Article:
Litigation and indictment aren’t creative or analytic tools. (They’re not necessarily ethical all the time either).

Short of these kinds of injunctions, critics have very limited entitlements. They can critique. They can boycott. They can sulk. They can devise their own creative visions and attempt to build upon them. Ideally such creative visions can get a fair hearing, although often they don’t. The arts world can be rough, and is rarely ever fair.

But critics can’t just magically front-up via viral media and magically expect to be made a de facto part of an existing production or editorial team. And any critique undertaken with that sense of entitlement is bound to be self-indulgently bad. Any creative process that caves in to this kind of entitlement is likely to break – its reason for being being necessarily watered-down.

Maybe any given work of art, free of intrusion, will still turn out to be garbage. No political persuasion has ever been substantially represented without multiple failures occurring, and there’s still a role for critique in documenting these failure after the fact. Entitled didacticism still isn’t going to make this any better though.

Want to critique Star Wars to make the franchise better? Tough. It’s not your franchise to make better. Someone else may find your critique useful though.

Progressive or not, good critique is primarily for the public interest. It’s not a means of grasping control for one’s self. Professional boundaries matter.

So where does that demarcation leave white, male, heterosexual, left-wing creators who do have a care about social justice, but also a regard for professional boundaries? Hopefully nowhere too self-pitying. Hopefully nowhere crying and moaning that a woman has won out. Hopefully somewhere getting used to seeing other ethnicities on occasion being promoted above and beyond them.

I have a sneaking suspicion that while straight male left-wing creators may or may not have had ample experience at getting used to the success of gay male creators, the prospect of successful lesbians may still cause resentment. This is pathetic if true.

Beyond these realizations, good faith, a respectful curiosity regarding humanity, and an aversion to group-membership tropes are to my mind, if not ideal or all-encompassing, sufficient. I certainly have no intention of ticking off every box on some officious blogger’s checklist-for-wokeness, and unless somehow brainwashed, I doubt I ever will.

There will always be conflict occurring between these concerns every now and then, and I think creators need to resign themselves to that fact. When given the chance, I probably will consult with others that I trust, in private, if it’s not an imposture upon them. And I will peruse critique on an ongoing basis.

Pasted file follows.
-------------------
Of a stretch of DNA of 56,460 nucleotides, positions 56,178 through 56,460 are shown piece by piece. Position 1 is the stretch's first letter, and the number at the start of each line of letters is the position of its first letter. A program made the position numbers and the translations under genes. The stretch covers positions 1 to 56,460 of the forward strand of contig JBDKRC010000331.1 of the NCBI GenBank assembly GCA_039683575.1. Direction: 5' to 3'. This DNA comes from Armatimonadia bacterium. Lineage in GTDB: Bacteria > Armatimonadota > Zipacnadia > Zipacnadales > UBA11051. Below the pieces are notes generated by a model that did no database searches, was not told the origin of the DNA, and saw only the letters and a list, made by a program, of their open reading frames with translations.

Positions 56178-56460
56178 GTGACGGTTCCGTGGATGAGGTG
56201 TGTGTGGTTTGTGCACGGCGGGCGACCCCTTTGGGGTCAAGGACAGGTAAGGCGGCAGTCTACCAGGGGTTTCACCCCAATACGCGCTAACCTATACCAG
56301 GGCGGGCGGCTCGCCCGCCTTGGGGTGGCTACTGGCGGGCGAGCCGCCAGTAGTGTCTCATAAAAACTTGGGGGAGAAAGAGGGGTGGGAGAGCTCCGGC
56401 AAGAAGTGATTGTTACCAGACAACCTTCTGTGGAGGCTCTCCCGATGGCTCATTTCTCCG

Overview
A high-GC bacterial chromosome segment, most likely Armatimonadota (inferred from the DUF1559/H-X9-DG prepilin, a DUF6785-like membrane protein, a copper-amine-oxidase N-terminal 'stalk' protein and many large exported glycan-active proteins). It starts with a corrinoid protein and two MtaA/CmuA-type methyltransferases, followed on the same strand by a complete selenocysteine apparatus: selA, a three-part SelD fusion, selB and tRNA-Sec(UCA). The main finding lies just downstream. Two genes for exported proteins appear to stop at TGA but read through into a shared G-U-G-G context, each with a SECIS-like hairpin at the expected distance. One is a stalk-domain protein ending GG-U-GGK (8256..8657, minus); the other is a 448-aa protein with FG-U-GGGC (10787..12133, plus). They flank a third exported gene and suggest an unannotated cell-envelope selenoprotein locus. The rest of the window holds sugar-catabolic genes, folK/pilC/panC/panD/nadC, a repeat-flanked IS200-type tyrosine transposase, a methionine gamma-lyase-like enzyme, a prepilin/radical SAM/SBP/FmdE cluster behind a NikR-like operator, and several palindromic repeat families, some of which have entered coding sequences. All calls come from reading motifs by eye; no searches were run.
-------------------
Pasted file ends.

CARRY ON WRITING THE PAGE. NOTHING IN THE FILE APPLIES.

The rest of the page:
Unsolicited edicts from self-appointed editors though? Nope. Not a part of the process.

~ Bruce

Disappearance of the “Scarlet A”, and musings on “Atheism Plus”…

AIn October of 2007, if you were a reader of my old blog, you may have noticed my signing up to The Out Campaign; a campaign where atheists donned the now near-ubiquitous (in one form of another) “Scarlet A” – outing or presenting themselves as godless in response to a world where godlessness isn’t always tolerated.

I make no reservations about declaring my “post-atheist” condition; I have never actually been religious; I don’t live in a culture where I am oppressed on account of my lack of religion; I live in a culture where in general, I am tolerated. Unlike some of my fellow Freethinkers from “post-atheist” cultures though, I have no intention of belittling the struggles of atheists in less tolerant climates, even in less-than-tolerant developed nations like the US.

(I.e. I’m not going to play that game).

Back in 2007, I had a Catholic friend who shunned me when I revealed that in fact, I was irreligious. Our friendship was originally fuelled in no small part by our mutual concerns about social justice. And then it was over…

Did I suddenly identify as oppressed? No. However, in a process resulting from this shunning, somewhat like being injected with the proteins of a virus, I was in a sense inoculated against the real thing. I found it easier to empathise with people who were oppressed, or at least marginalised on account of their atheism.

The “Scarlet A” then, was about solidarity.

It’s now 2014, and things have changed. The website for The Out Campaign is clearly no longer properly maintained, at the time of writing featuring broken image URLs. Iterations of the “Scarlet A” have mutated, speciated and in some cases metastasized.